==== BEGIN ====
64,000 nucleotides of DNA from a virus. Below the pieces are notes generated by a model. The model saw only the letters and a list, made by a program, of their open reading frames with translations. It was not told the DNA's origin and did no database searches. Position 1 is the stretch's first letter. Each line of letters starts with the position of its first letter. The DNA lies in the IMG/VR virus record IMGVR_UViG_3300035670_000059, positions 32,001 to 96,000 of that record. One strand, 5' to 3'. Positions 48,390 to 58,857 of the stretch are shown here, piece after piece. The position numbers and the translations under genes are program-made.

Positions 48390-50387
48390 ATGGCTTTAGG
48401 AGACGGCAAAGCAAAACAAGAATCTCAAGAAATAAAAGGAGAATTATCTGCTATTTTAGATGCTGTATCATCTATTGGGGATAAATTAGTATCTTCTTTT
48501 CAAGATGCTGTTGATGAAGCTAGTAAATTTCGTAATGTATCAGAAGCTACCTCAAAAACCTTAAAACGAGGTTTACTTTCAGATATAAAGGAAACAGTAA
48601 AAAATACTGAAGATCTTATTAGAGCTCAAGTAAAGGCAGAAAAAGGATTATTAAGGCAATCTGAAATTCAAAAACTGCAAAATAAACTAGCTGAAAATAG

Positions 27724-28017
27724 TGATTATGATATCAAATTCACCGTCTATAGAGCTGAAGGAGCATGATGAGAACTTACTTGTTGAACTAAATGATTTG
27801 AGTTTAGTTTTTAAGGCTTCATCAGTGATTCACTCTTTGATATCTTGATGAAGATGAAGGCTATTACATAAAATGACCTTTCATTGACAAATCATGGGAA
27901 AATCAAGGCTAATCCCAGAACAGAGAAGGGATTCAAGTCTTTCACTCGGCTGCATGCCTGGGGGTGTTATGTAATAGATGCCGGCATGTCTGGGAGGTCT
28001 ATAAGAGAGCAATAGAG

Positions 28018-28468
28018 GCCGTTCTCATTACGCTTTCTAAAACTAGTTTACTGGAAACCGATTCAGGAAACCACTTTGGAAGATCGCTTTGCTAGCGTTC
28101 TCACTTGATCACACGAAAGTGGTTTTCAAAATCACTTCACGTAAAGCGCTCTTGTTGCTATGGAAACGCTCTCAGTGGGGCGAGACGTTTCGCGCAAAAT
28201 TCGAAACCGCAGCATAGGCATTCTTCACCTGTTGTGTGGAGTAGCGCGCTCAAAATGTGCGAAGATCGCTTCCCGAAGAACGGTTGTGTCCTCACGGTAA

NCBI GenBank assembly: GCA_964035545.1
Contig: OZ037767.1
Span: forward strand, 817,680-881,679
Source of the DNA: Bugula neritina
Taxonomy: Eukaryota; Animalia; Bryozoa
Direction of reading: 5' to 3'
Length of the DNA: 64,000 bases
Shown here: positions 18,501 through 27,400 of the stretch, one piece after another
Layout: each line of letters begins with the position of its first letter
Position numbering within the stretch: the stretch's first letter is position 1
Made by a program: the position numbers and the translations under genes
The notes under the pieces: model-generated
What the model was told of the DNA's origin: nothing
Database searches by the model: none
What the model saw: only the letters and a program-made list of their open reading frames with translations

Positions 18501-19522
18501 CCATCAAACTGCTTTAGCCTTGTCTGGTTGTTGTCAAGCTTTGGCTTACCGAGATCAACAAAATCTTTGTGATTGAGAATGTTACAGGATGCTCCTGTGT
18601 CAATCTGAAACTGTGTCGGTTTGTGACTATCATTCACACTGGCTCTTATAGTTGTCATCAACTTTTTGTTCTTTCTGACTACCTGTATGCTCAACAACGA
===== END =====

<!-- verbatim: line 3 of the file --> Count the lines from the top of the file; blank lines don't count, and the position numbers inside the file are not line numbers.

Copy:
48390 ATGGCTTTAGG